Some studies have suggested that protective mechanisms downregulate diaphragm activity during loaded breathing so as to prevent respiratory- muscle fatigue. Other work has indicated, however, that loading can sometimes elicit significant diaphragmatic fatigue, and that the development of fatigue may be related to alterations in diaphragmatic glutathione concentrations. One potential explanation for these discrepant observations is that the mechanism of respiratory failure may vary as a function of load magnitude, and that some loads evoke little fatigue whereas others produce substantial fatigue and glutathione alterations. The purpose of this study was to examine this issue by determining the diaphragmatic fatigue and alterations in glutathione concentrations produced by a range of inspiratory resistive loads. Experiments were performed on decerebrate rats divided into a control, unloaded group and a group loaded with small, medium, and large inspiratory resistive loads that were applied until respiratory failure occurred. After respiratory arrest, the animals' diaphragms were excised, an in vitro determination was done of diaphragm contractility characteristics, and samples of muscle were assayed for GSH (reduced glutathione) and GSSG (oxidized glutathione). We found that in vitro diaphragm force generation was severely reduced for loaded breathing, and surprisingly, that the magnitude of the low-frequency fatigue present was similar in the three loaded groups. Reductions in diaphragmatic GSH levels and increases in GSSG levels were found in all three loaded groups. Reductions in diaphragmatic GSH levels and increases in GSSG levels were found in all three loaded groups, but again, the magnitude of these changes were similar. These findings indicate that protective mechanisms were unable to prevent severe decrements in diaphragm contractile function or glutathione oxidation at any level of load tested. These data are consistent with the finding that respiratory muscle fatigue plays a role in the development of respiratory failure, and that this is invariably associated with alterations in diaphragmatic glutathione metabolism.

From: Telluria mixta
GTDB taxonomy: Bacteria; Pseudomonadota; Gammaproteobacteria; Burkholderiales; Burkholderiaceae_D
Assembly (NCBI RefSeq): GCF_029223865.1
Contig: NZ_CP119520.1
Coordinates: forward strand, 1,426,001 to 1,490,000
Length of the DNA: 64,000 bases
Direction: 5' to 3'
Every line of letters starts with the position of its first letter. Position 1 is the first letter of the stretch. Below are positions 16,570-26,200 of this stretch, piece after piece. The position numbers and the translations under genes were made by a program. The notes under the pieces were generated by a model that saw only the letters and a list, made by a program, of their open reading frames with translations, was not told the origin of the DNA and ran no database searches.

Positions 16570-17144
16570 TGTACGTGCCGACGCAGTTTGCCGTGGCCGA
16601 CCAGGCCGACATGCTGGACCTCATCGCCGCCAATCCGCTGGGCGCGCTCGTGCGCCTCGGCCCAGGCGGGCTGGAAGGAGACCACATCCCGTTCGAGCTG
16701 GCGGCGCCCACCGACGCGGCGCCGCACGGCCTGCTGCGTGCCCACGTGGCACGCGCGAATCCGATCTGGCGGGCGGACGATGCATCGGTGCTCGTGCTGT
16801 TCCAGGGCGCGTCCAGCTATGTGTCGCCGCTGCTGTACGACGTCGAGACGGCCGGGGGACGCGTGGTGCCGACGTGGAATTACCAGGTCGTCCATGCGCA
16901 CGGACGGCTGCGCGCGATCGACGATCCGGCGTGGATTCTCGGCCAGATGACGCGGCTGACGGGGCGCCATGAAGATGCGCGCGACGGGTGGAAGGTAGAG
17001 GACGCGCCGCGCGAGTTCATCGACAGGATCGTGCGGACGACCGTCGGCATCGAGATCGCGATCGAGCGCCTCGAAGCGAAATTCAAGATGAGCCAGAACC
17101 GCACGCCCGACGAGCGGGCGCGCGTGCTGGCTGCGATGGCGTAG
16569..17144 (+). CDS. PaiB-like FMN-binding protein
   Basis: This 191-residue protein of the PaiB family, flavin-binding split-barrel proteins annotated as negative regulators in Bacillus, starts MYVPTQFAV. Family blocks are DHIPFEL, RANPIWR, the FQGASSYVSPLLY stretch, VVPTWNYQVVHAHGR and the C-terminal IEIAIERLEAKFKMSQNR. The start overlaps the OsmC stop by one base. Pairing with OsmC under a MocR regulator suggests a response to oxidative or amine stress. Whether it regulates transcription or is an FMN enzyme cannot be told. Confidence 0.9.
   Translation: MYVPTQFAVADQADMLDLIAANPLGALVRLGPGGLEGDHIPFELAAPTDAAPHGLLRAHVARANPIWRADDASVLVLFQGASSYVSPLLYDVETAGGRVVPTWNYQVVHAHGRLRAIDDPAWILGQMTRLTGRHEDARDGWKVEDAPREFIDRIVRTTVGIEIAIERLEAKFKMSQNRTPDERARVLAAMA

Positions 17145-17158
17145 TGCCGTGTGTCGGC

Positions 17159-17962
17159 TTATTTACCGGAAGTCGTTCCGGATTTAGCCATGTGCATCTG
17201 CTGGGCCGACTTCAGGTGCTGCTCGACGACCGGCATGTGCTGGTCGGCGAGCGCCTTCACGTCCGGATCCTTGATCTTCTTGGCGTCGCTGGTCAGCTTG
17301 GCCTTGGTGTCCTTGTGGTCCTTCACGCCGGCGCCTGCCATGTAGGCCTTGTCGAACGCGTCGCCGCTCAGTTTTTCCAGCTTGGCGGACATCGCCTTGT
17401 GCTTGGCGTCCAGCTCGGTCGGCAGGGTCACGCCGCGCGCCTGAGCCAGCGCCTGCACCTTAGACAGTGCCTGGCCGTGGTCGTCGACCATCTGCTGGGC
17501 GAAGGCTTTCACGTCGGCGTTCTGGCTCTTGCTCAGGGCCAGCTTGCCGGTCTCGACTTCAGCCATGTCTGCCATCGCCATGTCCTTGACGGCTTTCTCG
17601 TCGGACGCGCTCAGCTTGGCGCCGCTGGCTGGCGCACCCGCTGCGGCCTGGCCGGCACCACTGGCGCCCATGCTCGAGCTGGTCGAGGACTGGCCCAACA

|Number of pages||7|
|Journal||American Journal of Respiratory and Critical Care Medicine|
|Issue number||5 I|
|State||Published - Nov 1995|
ASJC Scopus subject areas
- Pulmonary and Respiratory Medicine
- Critical Care and Intensive Care Medicine